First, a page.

Are you working on another book? If so, what can you tell us about it?

In addition to this latest book, I’m also the author of the short story collection, Face Value: Collected Stories, and two novels: Coyote Heart, which is a modern-day romance about a married woman who falls in love with a Pala Indian man, and Favorite Daughter, Part One, a first-person retelling of the life story of the famous Native American legend, Pocahontas. I’d like to get back to writing fiction and plan to spend the next year completing Part Two of Favorite Daughter.

Thank you, Paula, for dropping by today to talk about your new book and offer valuable marketing tips to writers. Here is information about where you can find Paula Margulies and her new book:

The Tao of Book Publicity: A Beginner’s
Guide to Book Promotion by Paula Margulies
ISBN: 978-09913545-3-5
One People Press
March 9, 2016
Kindle: 0.99; Print: $9.99

Paula is offering one print copy to a winner in the US and Canada and one ebook copy to a winner worldwide. Just leave a comment, and I will enter you in the giveaway drawing to be held May 19th.

Blogging A to Z Wrap-up

Time for the Blogging A to Z Wrap-up!

Thank you to all the readers and to those of you who commented. I appreciate every visit and every comment! I hope you all had fun visiting all the A to Z bloggers and reading about so many diverse and interesting topics. You are now officially Blogging A to Z Survivors!

The answer to the last mystery is Zuul from the movie Ghostbusters. Here’s a clip of Zuul as he confronts Sigourney Weaver. Don’t you just love Sigourney Weaver’s hair?

And here are the winners of the Book-ish Ghosts contest:

1st place~Tasha

2nd place~Jean and Patricia

3rd place~Allegra, Carol, and Susan

I will contact the winners today or tomorrow to arrange to send off their gifties.

And now a word from our sponsor. If you enjoy ghost novels (and why else would you be here?), you may like to know about two ghost-related ebooks: Moonlight Dancer, a novel; and 31 Ghost Novels to Read Before You Die, an anthology of book reviews.

Thanks again for joining me on this ghostly quest. I hope to connect again soon!

Z is for Zap!

Welcome to Day 26 of Blogging A to Z! Yay! You made it to the end!

Be sure to visit the other participating blogs. You can find them here.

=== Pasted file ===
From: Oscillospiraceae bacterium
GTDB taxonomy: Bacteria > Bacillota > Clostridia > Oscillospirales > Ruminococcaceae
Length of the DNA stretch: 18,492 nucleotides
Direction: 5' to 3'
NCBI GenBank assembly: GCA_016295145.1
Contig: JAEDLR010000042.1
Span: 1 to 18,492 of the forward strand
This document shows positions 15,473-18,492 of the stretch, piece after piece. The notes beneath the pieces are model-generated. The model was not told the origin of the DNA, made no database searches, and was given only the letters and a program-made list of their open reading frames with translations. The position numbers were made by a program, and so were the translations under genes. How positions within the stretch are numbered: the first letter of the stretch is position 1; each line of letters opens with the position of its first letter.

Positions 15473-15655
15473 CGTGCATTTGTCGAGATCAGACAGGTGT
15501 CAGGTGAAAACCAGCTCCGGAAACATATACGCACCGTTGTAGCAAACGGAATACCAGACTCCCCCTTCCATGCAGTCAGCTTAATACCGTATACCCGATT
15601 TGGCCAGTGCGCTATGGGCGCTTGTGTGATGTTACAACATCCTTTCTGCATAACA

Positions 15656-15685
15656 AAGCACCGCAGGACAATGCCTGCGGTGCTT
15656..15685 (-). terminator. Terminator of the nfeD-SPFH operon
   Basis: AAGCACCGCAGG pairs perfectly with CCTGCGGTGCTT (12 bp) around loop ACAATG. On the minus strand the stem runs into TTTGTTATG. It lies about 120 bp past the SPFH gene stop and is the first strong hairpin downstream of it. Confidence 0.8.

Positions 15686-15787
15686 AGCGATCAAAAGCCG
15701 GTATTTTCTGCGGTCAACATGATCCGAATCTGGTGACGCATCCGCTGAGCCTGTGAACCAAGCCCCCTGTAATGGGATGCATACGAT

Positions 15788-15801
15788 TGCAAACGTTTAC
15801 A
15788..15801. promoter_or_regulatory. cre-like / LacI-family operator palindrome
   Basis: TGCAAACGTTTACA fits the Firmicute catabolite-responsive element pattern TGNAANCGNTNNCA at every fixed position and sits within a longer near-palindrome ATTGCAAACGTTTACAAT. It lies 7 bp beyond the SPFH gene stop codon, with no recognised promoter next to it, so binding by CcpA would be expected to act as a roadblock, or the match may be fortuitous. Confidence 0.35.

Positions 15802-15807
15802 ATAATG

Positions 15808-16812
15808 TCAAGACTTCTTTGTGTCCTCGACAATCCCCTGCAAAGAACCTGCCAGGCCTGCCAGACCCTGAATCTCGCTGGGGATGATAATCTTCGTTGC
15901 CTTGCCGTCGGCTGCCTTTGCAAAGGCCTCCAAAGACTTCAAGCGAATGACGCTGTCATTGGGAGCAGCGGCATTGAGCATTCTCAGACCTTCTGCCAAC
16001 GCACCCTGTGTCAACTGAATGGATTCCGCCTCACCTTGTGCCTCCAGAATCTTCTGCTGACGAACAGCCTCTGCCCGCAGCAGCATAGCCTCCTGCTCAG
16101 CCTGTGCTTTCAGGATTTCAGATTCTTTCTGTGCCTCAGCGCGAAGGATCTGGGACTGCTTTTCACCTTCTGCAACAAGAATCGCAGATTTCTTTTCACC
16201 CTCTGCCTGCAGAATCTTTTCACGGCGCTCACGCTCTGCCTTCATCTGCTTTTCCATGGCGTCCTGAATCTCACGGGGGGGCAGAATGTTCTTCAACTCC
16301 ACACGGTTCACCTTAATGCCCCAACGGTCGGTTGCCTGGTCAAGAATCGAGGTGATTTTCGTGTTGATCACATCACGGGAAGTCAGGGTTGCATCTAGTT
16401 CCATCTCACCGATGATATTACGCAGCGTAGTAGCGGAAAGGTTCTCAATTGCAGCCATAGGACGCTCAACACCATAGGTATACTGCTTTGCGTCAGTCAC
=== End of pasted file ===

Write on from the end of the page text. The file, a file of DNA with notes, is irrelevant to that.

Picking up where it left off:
Book-ish Ghosts

Throughout the April challenge, you get to guess the ghost novel, ghost movie, or ghost beginning with the letter of the day. You can find Book-ish Ghosts contest rules here in the theme reveal.

Z is for Zap!

Zap is what these ghost fighters (played by Dan Akroyd and Bill Murray) must do to rid the world of a particularly troublesome ghost in this 1984 movie.

Clue 1: This ghost (aka demi-god) makes his first appearance in the refrigerator of Dana Barrett (played by Sigourney Weaver).

Clue 2: Following the refrigerator appearance, this ghost/demi-god ascends to a rooftop and breaks out of a Gothic statue. In the final scene, this creature is once again encased in stone.

Please leave your guess in the comments. If you encounter any trouble commenting due to my naughty blog, please tweet your guess to @deb_atwood or email it to

Thank you for traveling this A to Z journey with me! I so enjoyed having you along for the ride! I hope you will continue to stop in from time to time. I’ll be watching for you (but not in a creepy way). Promise.

The answer to yesterday’s mystery is The Ghost Bride by Yangsze Choo. Take a look at this beautiful cover–one of the loveliest covers I’ve seen.




Y is for Yangsze

Welcome to Day 25 of Blogging A to Z! Be sure to visit the other participating blogs. You can find them here.

Book-ish Ghosts

Throughout the April challenge, you get to guess the ghost novel, ghost movie, or ghost beginning with the letter of the day. You can find Book-ish Ghosts contest rules here in the theme reveal.

Note to my readers:

Before we begin today’s mystery I need to apologize for the misbehavior of my blog. A week or so ago, a Jetpack update crashed my blog. A kind techie named Tim from HostGator got the blog back up for me after stripping all my plugins. Unfortunately, that strip-out resulted in some people having difficulty posting comments. That makes me especially sad because of our contest. I re-instated some plugins that should help with the comments. Fingers crossed we don’t crash again!

Anyhow, if you had or have any trouble posting, please tweet your guess(es) to @deb_atwood, or if you don’t use Twitter, send me an email ( and I’ll add your response to my tabulations. Thank you!

Y is for Yangsze

Clue 1: Yangsze is not a river. (That would be spelled Yangtze.) Yangsze is the author of this 2013 novel involving supernatural matrimony.

Clue 2: The setting of this novel is colonial Malaya and the Chinese afterlife with ghost cities and tricky ghosts and paper funeral offerings.

Please leave your guess in the comments, or if you have trouble posting, use the Twitter or email address listed above. Thanks for your patience!

Yesterday’s movie is The Others. Enjoy the trailer. Check out the movie if you have not already done so.